Which Wood Furniture Finishes are Eco-Friendly? Which Wood Furniture Finishes are Eco-Friendly?
With so many wood furniture finishes available in today's wood maintenance market, it is no surprise that there has been an increase in the amount of environmentally friendly options. This is especially relevant in view of today's growing concerns over the level at which we affect our environment. For these reasons, this guide will cover the variety of eco-friendly wood finishes available in your local DIY shop and the benefits and drawbacks that each of them may offer.
There are two main types of oil-based finish that are kind to our planet known as Tung oil and Linseed oil. The special feature of these oil finishes is their ability to permeate and infiltrate the wood that they have been applied to instead of forming a protective layer upon the wood's exterior. This, as well as their polymerization qualities, makes them some of the best finishes to use on wood products.
Produced from the nuts of the Tung tree, it has been utilized by the Chinese for furniture preservation for countless centuries. It's attributes include excellent scratch resistance and commendable resistance to water whilst not darkening the original color of the wood too greatly. Unlike linseed oil, Tung oil does not need drying additives to bond properly with your wood. It is safe to eat off of and the perfect preservative for wooden chopping boards and cooking knives.
Extracted from flax plant seeds, this oil-based finish must be combined with drying additives such as boiled Linseed oil in order to form a properly oxygenated bond with the wood it has been applied upon. Of course, the environmentally friendly aspect of Linseed oil is rendered redundant once you use chemical drying additives such as varnish driers. Linseed oil fails to offer scratch resistance and water resistance as proficient as Tung oil but endows a very pleasing shine upon the wood it is applied.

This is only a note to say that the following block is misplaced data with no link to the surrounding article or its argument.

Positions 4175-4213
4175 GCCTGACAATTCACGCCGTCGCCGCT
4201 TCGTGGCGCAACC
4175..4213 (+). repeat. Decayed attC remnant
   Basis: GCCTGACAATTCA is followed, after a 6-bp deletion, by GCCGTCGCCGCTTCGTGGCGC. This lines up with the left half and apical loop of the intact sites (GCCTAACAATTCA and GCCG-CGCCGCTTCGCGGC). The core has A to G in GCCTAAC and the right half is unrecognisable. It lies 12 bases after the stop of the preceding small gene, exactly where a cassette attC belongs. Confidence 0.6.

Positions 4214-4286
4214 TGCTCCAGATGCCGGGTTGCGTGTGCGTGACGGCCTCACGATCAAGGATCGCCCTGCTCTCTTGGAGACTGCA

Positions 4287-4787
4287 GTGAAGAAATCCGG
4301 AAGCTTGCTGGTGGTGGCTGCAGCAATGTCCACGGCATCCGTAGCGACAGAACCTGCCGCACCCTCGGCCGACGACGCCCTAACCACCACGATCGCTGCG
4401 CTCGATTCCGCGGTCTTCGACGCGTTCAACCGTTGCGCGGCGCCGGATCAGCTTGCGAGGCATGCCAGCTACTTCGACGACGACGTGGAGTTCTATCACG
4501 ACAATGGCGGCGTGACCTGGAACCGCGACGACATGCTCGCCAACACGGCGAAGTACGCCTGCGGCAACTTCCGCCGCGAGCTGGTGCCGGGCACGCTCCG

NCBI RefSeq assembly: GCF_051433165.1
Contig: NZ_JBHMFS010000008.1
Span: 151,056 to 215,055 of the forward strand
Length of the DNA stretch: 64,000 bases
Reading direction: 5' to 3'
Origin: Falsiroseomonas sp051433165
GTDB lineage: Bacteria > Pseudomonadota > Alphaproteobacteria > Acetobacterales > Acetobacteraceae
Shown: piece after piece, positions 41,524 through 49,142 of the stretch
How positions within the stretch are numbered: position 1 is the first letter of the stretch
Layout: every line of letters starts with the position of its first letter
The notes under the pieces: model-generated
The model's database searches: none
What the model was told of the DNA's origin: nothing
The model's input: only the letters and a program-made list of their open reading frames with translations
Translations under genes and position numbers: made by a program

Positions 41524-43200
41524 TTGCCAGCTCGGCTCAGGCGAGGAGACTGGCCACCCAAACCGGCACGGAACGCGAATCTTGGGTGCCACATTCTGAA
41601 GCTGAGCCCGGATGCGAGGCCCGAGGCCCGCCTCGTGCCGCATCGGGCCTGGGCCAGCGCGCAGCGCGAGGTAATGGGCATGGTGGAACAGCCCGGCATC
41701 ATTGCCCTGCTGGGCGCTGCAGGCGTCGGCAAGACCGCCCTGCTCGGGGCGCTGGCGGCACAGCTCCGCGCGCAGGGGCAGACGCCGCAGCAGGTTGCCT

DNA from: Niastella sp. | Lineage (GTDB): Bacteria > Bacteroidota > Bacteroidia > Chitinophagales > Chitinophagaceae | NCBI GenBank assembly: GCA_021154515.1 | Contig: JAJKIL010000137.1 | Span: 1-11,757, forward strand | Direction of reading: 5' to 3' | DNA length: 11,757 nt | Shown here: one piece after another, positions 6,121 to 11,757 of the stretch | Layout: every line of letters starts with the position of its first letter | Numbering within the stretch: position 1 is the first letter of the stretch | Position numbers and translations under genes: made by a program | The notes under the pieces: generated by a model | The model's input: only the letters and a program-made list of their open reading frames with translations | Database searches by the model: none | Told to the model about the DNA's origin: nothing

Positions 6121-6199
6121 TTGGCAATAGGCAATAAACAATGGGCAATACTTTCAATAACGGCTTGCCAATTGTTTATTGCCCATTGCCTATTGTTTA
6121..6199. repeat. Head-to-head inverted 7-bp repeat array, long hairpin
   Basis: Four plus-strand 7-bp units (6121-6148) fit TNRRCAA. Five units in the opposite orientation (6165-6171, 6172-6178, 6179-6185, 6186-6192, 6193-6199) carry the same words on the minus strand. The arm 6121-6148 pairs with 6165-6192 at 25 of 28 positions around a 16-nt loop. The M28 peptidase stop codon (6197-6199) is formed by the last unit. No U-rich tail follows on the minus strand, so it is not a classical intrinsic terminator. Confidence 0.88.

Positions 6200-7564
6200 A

The oldest recorded variety of paint, milk paint bonds extremely well with any raw wood to achieve a distinguishable grained finish. It's lime content acts as both pest repellent and fungicide, providing very impressive levels of cosmetic preservation. There is no need to apply any primer when using milk paint and it dries very efficiently to leave an extremely resilient layer that is entirely eco-friendly.
For many years regarded as the best natural wood finish, the shellac finish is actually obtained from secretions produced by minute insects native to areas such as India, Malaysia and Thailand. In recent decades, this finish has seen a steady decline in popularity due to the inevitable increase in man-made products that claim to work better. However, shellac wood finish will always be noted by wood experts and eco-carpenters worldwide as the premier natural wood finish. It is quick drying and maintains the same shade with age. Its resistance to heat, water and scratches is level with some of today's best chemical finishes and it far surpasses the abilities of other natural products.